Whether it’s matters of faith, or finances, or discipline, or even “where do we squeeze the toothpaste tube,” it’s worth giving every effort to find common ground.
And how do we find that common road upon which to cheerfully walk together? The “Two C’s” are simple: communication and compromise. We learn from one another. We bend where we can. We accommodate the other person’s point of view. We lower our voices in recognition of the reality that we are not always right.
I am always amazed that James Carville and Mary Matalin have managed to forge a stable and even happy marriage. Carville is a rabid, left-leaning Democrat, in 1992, the leading mastermind for Bill Clinton’s election campaign. In the same election cycle, Matalin was part of the Bush 41 reelection squad. They debated fiercely over the phone, at press conferences, and on CNN’s Crossfire. The night Clinton won, Mary Matalin was in a deep alcoholic despair, seeing this obnoxious balding Cajun on her hotel TV set, celebrating. She got him on the phone, called him “serpenthead” and hurled at him every other terrible epithet she could think of. Shortly thereafter, they got married and now seem to be very much in love. Somewhere in that political jungle, they have miraculously found some semblance of a narrow path to trod together.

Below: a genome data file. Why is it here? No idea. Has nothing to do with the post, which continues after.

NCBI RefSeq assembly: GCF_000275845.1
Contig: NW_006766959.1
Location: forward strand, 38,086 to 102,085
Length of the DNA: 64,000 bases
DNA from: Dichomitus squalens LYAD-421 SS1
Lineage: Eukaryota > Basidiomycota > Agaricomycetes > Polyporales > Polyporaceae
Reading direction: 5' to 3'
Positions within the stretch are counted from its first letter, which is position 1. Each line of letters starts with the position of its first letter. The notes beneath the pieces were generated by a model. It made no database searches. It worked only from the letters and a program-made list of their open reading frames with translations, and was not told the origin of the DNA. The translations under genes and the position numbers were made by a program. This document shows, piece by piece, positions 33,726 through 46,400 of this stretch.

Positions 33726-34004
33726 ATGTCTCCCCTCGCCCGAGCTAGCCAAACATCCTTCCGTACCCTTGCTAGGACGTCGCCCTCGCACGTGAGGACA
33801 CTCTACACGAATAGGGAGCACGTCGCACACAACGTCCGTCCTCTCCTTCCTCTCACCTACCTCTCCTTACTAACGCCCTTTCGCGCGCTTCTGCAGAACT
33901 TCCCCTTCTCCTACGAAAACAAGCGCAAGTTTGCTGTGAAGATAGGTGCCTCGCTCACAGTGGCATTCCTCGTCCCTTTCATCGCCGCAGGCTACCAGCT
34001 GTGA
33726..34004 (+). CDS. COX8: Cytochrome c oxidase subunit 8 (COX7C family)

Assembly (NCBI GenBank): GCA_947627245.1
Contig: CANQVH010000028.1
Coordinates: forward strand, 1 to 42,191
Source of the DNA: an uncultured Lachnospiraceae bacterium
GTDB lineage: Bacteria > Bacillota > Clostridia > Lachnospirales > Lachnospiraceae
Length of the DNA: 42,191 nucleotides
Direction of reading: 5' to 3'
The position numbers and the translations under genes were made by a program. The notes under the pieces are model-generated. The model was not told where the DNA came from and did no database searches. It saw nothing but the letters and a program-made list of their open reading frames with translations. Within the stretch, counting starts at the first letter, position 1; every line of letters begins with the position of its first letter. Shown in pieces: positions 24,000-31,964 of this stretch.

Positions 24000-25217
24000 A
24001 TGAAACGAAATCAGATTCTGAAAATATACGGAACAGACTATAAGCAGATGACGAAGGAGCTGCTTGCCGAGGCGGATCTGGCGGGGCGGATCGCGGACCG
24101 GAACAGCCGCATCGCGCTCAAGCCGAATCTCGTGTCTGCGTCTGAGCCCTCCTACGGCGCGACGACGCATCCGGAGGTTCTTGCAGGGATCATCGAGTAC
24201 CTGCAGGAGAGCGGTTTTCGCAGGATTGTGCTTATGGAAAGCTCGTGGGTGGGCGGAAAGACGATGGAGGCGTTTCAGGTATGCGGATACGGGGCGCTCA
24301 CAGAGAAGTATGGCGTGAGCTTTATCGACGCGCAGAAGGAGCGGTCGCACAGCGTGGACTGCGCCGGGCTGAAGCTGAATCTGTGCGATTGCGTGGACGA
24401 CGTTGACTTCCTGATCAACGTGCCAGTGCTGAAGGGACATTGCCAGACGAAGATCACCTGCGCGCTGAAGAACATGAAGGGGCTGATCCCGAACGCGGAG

I was amused a few years ago to hear Bill Press as a guest on the nationally syndicated Sean Hannity radio show. Press, a flaming liberal, was on the Hannity hotseat, hoping to promote the release of his newest book. What in the world could be their common ground? I wondered. Of course, the answer is simple. Press wanted to sell books and fatten his wallet. Hannity, who has a wallet too, wanted edgy, water-cooler-buzzing Nielsen ratings, which he could get by booking the feistiest guests he could find.
My instinctive cynicism waned just a bit when the two studio gladiators, eyeing each other with guarded fury, abruptly stumbled onto something. They both wanted the same things! Both men yearned for a world of peace where their children could grow up in safety. They wanted an economy that promised prosperity for the future, a nation that continued to gently radiate its ideals of freedom and religious liberty around the globe. (They still sneered at each other and tossed barbed rhetoric back and forth, though.)
Within our own marriages, it does indeed come down to realizing the common goals and the common good. Even if deep ditches of division are in the chosen path before us, we can walk together. The New International Version is probably more helpful: Do two walk together, unless they have agreed to do so?
David B. Smith writes from Southern California© 2002 - 2020, AnswersForMe.org. All rights reserved. Click here for content usage information.